These re-performances are programmed in the order of their original recording. Indeed the sequence begins and ends with Rachmaninoff's paraphrases of items by his friend Fritz Kreisler, "Liebesleid" and "Liebesfreud." These are in both pianistic and harmonic terms elaborate, sophisticated settings of what initially were simple tuneful encore pieces. The perfumed luxuriance of such performances immediately establishes what an extraordinary pianist Rachmaninoff was and each gives a bewitching demonstration of the real meaning of rubato.

Excerpt from Liner Notes by Max Harrison
Author of Rachmaninoff: Life, Works, Recordings
From the Sony Masterworks recording:
Rachmaninoff Plays Rachmaninoff – Zenph Re-Performance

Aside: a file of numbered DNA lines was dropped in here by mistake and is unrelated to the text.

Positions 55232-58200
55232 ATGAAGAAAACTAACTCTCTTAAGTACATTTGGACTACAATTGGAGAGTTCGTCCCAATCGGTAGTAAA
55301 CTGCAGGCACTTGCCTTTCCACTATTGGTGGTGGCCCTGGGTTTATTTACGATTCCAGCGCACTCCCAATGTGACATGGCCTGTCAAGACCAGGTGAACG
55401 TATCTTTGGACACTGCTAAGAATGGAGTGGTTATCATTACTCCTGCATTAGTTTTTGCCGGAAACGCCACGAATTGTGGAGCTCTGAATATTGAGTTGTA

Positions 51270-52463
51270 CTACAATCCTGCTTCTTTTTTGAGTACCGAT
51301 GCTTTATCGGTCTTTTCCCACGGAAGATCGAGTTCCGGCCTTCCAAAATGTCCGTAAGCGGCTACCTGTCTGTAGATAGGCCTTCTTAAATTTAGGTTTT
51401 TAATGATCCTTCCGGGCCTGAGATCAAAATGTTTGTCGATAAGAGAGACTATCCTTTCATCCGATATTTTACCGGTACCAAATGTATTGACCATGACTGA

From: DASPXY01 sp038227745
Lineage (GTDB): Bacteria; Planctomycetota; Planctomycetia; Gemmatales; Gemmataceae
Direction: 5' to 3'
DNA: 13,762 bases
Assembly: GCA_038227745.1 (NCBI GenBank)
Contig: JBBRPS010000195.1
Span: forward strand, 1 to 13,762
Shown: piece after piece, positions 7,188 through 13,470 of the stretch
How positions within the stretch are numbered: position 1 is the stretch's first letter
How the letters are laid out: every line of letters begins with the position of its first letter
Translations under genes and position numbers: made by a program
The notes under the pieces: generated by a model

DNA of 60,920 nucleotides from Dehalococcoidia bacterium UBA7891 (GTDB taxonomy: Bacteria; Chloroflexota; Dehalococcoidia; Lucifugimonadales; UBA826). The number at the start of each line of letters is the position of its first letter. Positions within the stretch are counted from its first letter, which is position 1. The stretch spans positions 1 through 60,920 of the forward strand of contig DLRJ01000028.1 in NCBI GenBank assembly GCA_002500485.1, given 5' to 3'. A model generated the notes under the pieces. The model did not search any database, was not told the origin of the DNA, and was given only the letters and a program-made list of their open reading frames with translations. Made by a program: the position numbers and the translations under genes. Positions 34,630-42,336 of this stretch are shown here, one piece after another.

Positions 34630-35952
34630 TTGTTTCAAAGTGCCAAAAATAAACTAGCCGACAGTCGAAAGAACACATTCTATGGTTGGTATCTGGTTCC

Rachmaninoff Plays Rachmaninoff Comparison
Play the comparison
or select individual tracks from below
Transcription of Kreisler's 'Liebesleid', for piano, TN iii/5 4:22
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Transcription of Kreisler's 'Liebesleid', for piano, TN iii/5 3:49
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2.Prelude in C#- ('The Bells of Moscow') 3:44
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2.Prelude in C#- ('The Bells of Moscow') 3:46
Play
Rimsky-Korsakov: Flight of the Bumblebee from 'The Tale of the Tsar Saltan' 1:14
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Rimsky-Korsakov: Flight of the Bumblebee from 'The Tale of the Tsar Saltan' 1:14
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No.2 in C 2:17
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No.2 in C 2:26
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2.Allegretto in Eb- 2:55
Play
2.Allegretto in Eb- 3:05
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Glenn Gould in Re-Performance

Bach: Goldberg Variations – Zenph Re-Performance
Glenn Gould

CDs: 1 Tracks: 64 Length: 1:16:46

Sony Classical
Rel. 29 May 2007
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$9.99